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Glacier National Park is the wildest territory in the national park system. It straddles the Canadian border high on the Continental Divide. One road circles the park, the Burlington Northern Santa Fe Railroad cuts along its Southern boundary, and one road, Going to The Sun highway, cuts across the park three months of the year. That's it. The rest of the park belongs to the backpackers, the animals and the Blackfeet Nation, which retains its ancestral homeland along the Eastern boundary. As its name implies, the park is home to the greatest glacier collection in the lower 48, and despite global warming most of them are still intact.
Glacier is closed eight months of the year, buried under deep drifts. In fact, it never really stops snowing there. A weeklong visit in July or August is almost certain to encounter at least 24 hours of snow, ice, sleet, howling winds and low temperatures. The high country trails are only passable six weeks every Summer. If you want to escape the heat and humidity back home, this is the place to come. It takes until about June 15 to plow Going To The Sun Highway, and it begins drifting back over in September. Summer comes to the lodges down in the valleys, but never really comes to the high country.
Glacier is a long three day drive from Kentucky. The usual route is Wisconsin Dells the first night, Dickinson, ND the second night, and East Glacier the third night. A better strategy is Amtrak. Take The Cardinal to Chicago, change to the Empire Builder, and enjoy the greatest passenger train still on the rails in North America. Book sleeper compartments. Your ticket includes three meals a day in the dining car. On the second night you'll arrive in East Glacier around dark. As you get off the train, the Glacier Park Lodge is up the walkway, as shown at right. This is one of those great old lodges done in National Park Rustic architecture, with huge lobby and massive timber construction.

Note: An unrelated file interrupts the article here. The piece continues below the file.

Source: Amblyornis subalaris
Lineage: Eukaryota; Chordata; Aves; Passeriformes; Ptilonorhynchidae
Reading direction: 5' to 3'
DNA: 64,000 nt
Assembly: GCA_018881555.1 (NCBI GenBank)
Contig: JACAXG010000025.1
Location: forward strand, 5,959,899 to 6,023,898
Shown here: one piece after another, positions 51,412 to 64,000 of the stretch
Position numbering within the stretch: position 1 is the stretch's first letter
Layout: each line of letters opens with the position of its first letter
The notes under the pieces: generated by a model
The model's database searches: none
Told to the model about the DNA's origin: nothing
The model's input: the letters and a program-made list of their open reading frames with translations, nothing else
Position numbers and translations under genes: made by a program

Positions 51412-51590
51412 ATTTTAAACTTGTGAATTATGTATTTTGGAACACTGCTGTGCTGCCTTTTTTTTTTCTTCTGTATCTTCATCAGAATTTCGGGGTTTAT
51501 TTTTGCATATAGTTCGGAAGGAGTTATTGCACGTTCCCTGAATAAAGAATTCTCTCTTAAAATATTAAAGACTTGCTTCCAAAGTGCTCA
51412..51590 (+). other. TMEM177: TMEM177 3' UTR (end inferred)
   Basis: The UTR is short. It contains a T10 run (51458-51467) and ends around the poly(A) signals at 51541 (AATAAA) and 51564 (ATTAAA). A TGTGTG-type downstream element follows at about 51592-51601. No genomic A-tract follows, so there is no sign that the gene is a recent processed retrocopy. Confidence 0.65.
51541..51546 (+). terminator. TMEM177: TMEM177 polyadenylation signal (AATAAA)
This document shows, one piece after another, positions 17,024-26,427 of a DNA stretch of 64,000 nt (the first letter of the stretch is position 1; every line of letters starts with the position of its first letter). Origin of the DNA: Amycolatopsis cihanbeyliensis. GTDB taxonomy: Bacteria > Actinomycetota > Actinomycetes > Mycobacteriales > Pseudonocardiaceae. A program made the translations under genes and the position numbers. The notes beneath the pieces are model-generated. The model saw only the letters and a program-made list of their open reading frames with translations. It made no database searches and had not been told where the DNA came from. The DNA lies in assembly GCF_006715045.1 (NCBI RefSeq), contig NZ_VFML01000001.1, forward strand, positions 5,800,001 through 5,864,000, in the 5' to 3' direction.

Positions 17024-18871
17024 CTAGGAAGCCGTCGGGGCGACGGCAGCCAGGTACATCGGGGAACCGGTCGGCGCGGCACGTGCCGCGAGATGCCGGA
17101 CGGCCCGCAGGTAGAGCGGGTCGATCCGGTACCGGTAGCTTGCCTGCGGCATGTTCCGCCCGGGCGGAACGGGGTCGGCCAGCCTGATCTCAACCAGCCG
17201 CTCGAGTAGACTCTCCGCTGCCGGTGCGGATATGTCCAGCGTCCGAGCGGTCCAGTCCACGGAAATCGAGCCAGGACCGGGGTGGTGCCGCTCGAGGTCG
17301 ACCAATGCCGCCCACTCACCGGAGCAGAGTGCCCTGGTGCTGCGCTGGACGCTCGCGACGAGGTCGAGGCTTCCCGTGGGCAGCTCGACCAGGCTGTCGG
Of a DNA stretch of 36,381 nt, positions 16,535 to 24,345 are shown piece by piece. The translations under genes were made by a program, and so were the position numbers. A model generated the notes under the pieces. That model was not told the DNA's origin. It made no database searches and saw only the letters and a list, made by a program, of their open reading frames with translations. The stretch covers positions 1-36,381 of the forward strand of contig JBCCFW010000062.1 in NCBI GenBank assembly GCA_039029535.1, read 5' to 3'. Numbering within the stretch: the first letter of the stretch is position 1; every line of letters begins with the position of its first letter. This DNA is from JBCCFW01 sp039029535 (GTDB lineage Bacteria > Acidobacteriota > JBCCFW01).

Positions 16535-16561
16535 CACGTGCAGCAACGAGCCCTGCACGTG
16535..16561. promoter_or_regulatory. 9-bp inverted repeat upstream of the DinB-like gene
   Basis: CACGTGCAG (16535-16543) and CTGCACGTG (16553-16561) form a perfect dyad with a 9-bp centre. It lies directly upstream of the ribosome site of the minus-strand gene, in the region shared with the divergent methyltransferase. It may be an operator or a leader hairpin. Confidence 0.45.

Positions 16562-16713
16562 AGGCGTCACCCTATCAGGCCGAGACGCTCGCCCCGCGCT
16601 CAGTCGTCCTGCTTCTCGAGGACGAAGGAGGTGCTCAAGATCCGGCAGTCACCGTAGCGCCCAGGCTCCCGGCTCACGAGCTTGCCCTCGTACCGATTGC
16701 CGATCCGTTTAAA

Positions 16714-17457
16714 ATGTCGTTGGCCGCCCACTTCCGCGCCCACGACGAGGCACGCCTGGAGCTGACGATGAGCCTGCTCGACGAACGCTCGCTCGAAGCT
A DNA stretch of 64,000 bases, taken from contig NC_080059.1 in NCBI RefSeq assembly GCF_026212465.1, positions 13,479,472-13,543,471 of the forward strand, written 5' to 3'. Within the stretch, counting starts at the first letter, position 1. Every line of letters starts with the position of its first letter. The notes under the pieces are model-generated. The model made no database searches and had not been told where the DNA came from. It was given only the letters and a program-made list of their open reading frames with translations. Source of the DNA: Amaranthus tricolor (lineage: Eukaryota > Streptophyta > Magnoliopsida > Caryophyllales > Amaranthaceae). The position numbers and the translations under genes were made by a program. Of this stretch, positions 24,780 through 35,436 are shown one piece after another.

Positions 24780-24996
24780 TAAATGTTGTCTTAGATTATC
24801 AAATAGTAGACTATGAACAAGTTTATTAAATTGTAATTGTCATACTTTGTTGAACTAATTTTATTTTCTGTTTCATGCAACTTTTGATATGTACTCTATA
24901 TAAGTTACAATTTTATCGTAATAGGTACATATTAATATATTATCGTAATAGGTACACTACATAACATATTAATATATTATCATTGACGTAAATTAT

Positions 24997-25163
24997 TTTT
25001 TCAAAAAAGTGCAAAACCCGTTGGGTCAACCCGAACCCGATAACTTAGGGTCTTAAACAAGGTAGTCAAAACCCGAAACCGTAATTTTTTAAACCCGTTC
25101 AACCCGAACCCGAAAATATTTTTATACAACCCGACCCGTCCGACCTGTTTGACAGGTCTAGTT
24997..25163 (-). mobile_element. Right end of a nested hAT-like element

If you come by train, lack of vehicle will not be a problem. The park was designed before the advent of the automobile. if you don't want to backpack, you can Lodge Hop. This is a special arrangement in which you spend one night at each of the seven lodges, riding the special red convertible buses from one to the other. Dayhiking trails go out from each lodge. After a week, you will have seen a little bit of the whole park. If you are into backpacking, trails go up from every lodge. You can either head out directly from the main lodge at East Glacier, or take the "Jammers," as the buses are called, around to another lodge and backpack in from there. No matter where you come out, you can bus back to East Glacier and catch the train home.
If you want to hike deep into backcountry but not camp out or cook, you can hike to the two wilderness chalets. They sit atop the Continental Divide a day's walk from the road. You can stay several days, dayhiking out in a different direction each day, but returning at night to a hot meal and a nice bed. If you want to see other parts of the park but worry about grizzlies or weather, Glacier Park Wilderness Guide Service offers guided trips. Your host is trained and certified to deal with whatever problems you might encounter and cooks gourmet meals. They take families or youth groups and are very good with children. We recommend the guide service if you're a new leader with inexperienced kids but want an epic wilderness experience.